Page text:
$ curl -H "X-GitLab-Event: Push Hook" -H "Content-Type: application/json" -k -X POST --data-binary @payload.json https://<openshift_api_host:port>/apis/build.openshift.io/v1/namespaces/<namespace>/buildconfigs/<name>/webhooks/<secret>/gitlab

    The -k argument is only necessary if your API server does not have a properly signed certificate.

Using Bitbucket webhooks

Bitbucket webhooks handle the call made by Bitbucket when a repository is updated. Similar to the previous triggers, you must specify a secret. The following example is a trigger definition YAML within the BuildConfig:

type: "Bitbucket"
bitbucket:
  secretReference:
    name: "mysecret"

The payload URL is returned as the Bitbucket Webhook URL by the oc describe command, and is structured as follows:

Example output
https://<openshift_api_host:port>/apis/build.openshift.io/v1/namespaces/<namespace>/buildconfigs/<name>/webhooks/<secret>/bitbucket
Procedure
  1. To configure a Bitbucket Webhook:

    1. Describe the 'BuildConfig' to get the webhook URL:

      $ oc describe bc <name>
    2. Copy the webhook URL, replacing <secret> with your secret value.

    3. Follow the Bitbucket setup instructions to paste the webhook URL into your Bitbucket repository settings.

  2. Given a file containing a valid JSON payload, such as payload.json, you can manually trigger the webhook with curl:

    $ curl -H "X-Event-Key: repo:push" -H "Content-Type: application/json" -k -X POST --data-binary @payload.json https://<openshift_api_host:port>/apis/build.openshift.io/v1/namespaces/<namespace>/buildconfigs/<name>/webhooks/<secret>/bitbucket

    The -k argument is only necessary if your API server does not have a properly signed certificate.

Using generic webhooks

Generic webhooks are invoked from any system capable of making a web request. As with the other webhooks, you must specify a secret, which is part of the URL that the caller must use to trigger the build. The secret ensures the uniqueness of the URL, preventing others from triggering the build. The following is an example trigger definition YAML within the BuildConfig:

type: "Generic"
generic:
  secretReference:
    name: "mysecret"
  allowEnv: true (1)
1 Set to true to allow a generic webhook to pass in environment variables.
Procedure
  1. To set up the caller, supply the calling system with the URL of the generic webhook endpoint for your build:

    Example output
    https://<openshift_api_host:port>/apis/build.openshift.io/v1/namespaces/<namespace>/buildconfigs/<name>/webhooks/<secret>/generic

    The caller must invoke the webhook as a POST operation.

  2. To invoke the webhook manually you can use curl:

    $ curl -X POST -k https://<openshift_api_host:port>/apis/build.openshift.io/v1/namespaces/<namespace>/buildconfigs/<name>/webhooks/<secret>/generic

    The HTTP verb must be set to POST. The insecure -k flag is specified to ignore certificate validation. This second flag is not necessary if your cluster has properly signed certificates.

    The endpoint can accept an optional payload with the following format:

    git:
      uri: "<url to git repository>"
      ref: "<optional git reference>"
      commit: "<commit hash identifying a specific git commit>"
      author:
        name: "<author name>"
        email: "<author e-mail>"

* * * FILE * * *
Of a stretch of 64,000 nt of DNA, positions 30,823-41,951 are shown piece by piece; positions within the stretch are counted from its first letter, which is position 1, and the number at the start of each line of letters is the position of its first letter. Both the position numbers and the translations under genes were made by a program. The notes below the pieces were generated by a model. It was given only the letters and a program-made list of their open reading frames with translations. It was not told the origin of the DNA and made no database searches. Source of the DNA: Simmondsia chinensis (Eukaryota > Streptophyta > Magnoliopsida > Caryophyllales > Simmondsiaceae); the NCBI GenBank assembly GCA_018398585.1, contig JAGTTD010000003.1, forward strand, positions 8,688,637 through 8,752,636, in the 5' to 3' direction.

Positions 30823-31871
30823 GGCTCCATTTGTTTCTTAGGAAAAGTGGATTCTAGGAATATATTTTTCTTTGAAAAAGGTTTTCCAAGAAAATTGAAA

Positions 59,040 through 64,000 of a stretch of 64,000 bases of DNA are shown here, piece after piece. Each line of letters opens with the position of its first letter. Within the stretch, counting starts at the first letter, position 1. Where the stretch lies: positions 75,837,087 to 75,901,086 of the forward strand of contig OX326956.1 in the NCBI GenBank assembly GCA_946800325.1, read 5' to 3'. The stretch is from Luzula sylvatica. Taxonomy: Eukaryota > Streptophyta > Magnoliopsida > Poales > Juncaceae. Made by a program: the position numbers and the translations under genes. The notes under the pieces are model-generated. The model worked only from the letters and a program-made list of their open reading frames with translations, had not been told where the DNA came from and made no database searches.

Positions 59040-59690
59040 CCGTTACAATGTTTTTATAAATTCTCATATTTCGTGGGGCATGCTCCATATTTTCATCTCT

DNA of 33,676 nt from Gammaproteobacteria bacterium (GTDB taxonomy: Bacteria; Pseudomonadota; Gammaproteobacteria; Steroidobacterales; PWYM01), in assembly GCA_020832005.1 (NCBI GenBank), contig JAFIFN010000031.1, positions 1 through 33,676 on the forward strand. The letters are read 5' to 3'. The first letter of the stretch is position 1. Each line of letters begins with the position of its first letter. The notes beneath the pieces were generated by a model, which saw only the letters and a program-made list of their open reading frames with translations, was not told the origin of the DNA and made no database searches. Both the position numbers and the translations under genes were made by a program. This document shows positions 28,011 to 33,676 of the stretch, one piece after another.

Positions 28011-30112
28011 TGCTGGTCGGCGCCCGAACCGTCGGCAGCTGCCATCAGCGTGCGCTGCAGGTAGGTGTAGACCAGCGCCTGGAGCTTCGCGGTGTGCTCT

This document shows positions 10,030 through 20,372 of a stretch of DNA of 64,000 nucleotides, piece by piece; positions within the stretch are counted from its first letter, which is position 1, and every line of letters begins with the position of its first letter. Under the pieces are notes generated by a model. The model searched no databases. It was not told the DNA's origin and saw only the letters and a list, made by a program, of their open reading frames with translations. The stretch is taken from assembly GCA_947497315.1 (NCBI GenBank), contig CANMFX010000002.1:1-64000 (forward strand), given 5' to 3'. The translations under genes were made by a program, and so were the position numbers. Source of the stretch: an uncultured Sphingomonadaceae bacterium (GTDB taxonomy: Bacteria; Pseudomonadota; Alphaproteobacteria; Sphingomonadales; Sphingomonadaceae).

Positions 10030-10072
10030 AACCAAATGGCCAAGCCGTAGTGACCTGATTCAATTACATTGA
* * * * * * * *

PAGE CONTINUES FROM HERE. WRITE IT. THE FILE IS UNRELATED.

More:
committer:
        name: "<committer name>"
        email: "<committer e-mail>"
      message: "<commit message>"
    env: (1)
       - name: "<variable name>"
         value: "<variable value>"
    1 Similar to the BuildConfig environment variables, the environment variables defined here are made available to your build. If these variables collide with the BuildConfig environment variables, these variables take precedence. By default, environment variables passed by webhook are ignored. Set the allowEnv field to true on the webhook definition to enable this behavior.
  3. To pass this payload using curl, define it in a file named payload_file.yaml and run:

    $ curl -H "Content-Type: application/yaml" --data-binary @payload_file.yaml -X POST -k https://<openshift_api_host:port>/apis/build.openshift.io/v1/namespaces/<namespace>/buildconfigs/<name>/webhooks/<secret>/generic

    The arguments are the same as the previous example with the addition of a header and a payload. The -H argument sets the Content-Type header to application/yaml or application/json depending on your payload format. The --data-binary argument is used to send a binary payload with newlines intact with the POST request.

OpenShift Container Platform permits builds to be triggered by the generic webhook even if an invalid request payload is presented, for example, invalid content type, unparsable or invalid content, and so on. This behavior is maintained for backwards compatibility. If an invalid request payload is presented, OpenShift Container Platform returns a warning in JSON format as part of its HTTP 200 OK response.

Displaying webhook URLs

You can use the following command to display webhook URLs associated with a build configuration. If the command does not display any webhook URLs, then no webhook trigger is defined for that build configuration.

Procedure
  • To display any webhook URLs associated with a BuildConfig, run:

$ oc describe bc <name>

Using image change triggers

As a developer, you can configure your build to run automatically every time a base image changes.

You can use image change triggers to automatically invoke your build when a new version of an upstream image is available. For example, if a build is based on a RHEL image, you can trigger that build to run any time the RHEL image changes. As a result, the application image is always running on the latest RHEL base image.